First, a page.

From his vantage point in the mid-1920s, Henry Mussey ("Eight-Hour Theory in the American Federation of Labor" in Economic Essays, edited by Jacob H. Hollander, Macmillan Company, 1927) admired the political pragmatism of Samuel Gompers’s use of eight-hour philosophy to nurture the fledgling American Federation of Labor. "No student of American labor history," Mussey wrote, "can fail to be struck with the extraordinary importance of the eight-hour issue in union thinking during the formative years of the American Federation of Labor."
It is the ideas underlying the movement, especially in its earlier period down to 1892, with which we are concerned. Why did the men who were to unify the American labor movement take up first the question of hours, and for ten years make the shorter workday the central demand in their positive platform? The opinion may be hazarded that it is because the theory of the eight-hour day happened to fit particularly well the practical needs of their situation, and was therefore a tool well-nigh indispensable to them in their hard task of organization.Mussey was less convinced of the theoretical soundness of the Federation’s eight-hour philosophy, pioneered by Ira Steward in the 1860s. His apparent skepticism was in keeping with the almost obligatory disdain of academic economists toward populist panaceas for unemployment. Academic economists proclaimed the shorter-hours theory false, most of them apparently without bothering to read it. It didn’t conform to their preconceptions -- so it must be wrong and not worth examining.
Mussey himself comes across in his article as somewhat agnostic on the matter of that economic orthodoxy. "Any cub productivity theorist," he remarked, "can upset the idea [of increasing employment by spreading existing work among a larger number of workers working shorter hours] by a mere reference to long-time effects on wages, but the unionists were blissfully ignorant of such theories, and confident of the union’s power to maintain living standards and wages, so the theoretical fallacy did not trouble them." Does a "mere reference" by a "cub" productivity theorist add up to a decisive rebuttal of the eight-hour theory or is it a wry commentary on the superficiality of the pro forma academic dismissal of the theory? Was the "blissful ignorance" of the unionists a defect or a blessing? Mussey left it ambiguous as to exactly where his irony stood on the question.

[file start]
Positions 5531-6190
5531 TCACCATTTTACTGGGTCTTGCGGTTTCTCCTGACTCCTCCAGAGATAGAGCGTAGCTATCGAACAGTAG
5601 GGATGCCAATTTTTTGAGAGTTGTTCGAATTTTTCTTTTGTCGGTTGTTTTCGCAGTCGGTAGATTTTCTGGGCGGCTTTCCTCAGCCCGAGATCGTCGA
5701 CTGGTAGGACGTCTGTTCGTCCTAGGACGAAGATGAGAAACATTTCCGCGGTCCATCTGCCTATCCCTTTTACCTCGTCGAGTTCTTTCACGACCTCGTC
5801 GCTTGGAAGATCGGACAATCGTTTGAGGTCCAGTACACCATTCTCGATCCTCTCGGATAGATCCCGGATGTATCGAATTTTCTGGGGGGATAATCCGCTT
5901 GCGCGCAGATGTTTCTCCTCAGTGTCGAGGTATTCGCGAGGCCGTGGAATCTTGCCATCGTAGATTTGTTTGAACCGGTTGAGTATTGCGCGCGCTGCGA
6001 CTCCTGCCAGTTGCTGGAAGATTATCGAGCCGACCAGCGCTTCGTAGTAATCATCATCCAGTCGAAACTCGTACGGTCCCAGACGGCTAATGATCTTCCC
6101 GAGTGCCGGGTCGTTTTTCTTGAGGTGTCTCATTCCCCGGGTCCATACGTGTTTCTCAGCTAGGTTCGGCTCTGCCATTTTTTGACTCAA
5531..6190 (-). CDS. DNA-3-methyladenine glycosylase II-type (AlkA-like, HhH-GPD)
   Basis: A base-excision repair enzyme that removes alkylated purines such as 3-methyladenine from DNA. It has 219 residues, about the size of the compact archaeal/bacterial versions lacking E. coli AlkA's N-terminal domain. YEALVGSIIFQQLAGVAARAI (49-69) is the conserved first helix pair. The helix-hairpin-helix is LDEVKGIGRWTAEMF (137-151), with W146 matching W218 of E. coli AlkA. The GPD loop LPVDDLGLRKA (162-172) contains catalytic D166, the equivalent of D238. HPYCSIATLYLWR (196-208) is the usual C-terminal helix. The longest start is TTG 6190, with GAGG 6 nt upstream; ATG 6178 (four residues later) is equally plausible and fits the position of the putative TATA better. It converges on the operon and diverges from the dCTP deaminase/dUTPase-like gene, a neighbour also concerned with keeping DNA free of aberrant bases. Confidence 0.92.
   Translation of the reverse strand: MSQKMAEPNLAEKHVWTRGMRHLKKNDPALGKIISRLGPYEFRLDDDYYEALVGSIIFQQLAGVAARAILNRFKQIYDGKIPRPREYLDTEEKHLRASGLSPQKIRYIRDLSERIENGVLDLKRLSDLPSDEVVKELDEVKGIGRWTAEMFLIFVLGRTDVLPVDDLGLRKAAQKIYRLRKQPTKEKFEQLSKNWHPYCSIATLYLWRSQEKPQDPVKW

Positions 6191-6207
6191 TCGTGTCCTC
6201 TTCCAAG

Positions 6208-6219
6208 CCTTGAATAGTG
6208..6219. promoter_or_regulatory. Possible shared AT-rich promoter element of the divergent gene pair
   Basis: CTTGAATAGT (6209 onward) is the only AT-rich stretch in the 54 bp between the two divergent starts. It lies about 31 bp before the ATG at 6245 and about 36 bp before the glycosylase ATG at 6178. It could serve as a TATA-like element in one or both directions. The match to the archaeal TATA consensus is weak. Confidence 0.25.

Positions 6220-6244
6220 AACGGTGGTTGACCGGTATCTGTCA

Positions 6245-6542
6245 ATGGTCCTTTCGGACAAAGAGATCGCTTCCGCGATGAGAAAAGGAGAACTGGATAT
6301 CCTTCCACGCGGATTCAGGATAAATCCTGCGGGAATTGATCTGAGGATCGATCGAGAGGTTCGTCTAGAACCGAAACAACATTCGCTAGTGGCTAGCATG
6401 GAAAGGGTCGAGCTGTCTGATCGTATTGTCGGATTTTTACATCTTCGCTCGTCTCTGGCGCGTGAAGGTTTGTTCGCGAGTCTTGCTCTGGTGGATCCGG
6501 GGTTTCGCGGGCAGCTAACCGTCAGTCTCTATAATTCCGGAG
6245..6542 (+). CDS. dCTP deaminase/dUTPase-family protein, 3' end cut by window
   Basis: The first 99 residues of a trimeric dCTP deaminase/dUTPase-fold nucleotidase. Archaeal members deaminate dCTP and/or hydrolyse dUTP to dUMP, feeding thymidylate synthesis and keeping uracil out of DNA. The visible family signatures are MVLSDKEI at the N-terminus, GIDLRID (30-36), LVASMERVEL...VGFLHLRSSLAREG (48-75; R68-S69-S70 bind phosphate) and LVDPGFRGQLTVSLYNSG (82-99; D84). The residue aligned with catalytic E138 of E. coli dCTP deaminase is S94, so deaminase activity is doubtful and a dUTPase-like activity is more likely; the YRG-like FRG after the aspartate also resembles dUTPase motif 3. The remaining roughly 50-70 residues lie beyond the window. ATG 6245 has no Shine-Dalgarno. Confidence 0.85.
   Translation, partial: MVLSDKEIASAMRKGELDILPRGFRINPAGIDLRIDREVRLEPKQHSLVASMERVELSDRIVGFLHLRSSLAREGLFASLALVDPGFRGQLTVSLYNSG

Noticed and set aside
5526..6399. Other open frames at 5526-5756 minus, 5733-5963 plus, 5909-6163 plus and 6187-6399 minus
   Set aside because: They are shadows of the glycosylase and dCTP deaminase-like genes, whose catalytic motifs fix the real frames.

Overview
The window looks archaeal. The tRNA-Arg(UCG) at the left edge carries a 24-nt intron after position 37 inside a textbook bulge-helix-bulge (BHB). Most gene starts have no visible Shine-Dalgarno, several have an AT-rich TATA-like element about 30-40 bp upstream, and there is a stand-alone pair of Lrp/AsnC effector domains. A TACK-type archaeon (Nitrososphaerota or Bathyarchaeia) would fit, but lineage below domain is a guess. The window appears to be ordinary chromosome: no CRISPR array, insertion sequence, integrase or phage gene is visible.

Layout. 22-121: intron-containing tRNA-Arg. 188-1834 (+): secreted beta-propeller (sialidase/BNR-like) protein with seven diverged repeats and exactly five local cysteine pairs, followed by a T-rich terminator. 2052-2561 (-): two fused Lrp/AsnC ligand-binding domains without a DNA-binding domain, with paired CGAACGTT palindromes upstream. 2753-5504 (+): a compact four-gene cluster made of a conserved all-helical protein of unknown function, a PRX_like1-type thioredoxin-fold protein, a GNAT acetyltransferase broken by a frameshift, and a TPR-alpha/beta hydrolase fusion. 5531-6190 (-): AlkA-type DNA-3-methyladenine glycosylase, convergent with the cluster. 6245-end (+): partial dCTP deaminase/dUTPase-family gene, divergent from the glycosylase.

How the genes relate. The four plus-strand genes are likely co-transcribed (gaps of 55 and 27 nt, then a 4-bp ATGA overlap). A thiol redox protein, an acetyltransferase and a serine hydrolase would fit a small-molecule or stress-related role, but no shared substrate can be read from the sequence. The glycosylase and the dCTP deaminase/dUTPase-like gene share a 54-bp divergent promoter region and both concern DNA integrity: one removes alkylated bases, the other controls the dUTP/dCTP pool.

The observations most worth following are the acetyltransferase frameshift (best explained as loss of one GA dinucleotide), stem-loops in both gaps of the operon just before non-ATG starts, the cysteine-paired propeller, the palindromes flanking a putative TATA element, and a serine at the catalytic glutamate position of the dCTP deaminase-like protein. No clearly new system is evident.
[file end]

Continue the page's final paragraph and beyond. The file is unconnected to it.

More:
Only five years after publication of Mussey’s account, Dorothy W. Douglas ("Ira Steward on Consumption and Unemployment," The Journal of Political Economy, August 1932) was extolling Steward’s eight-hour theory as a "philosophy of American wages and unemployment that sounds strangely apposite today." What had intervened decisively between Mussey’s 1927 ambivalence and Douglas’s 1932 enthusiasm was a financial collapse and the start of a deep depression.
Douglas condensed the two main aspects of Steward’s theory and their interconnection: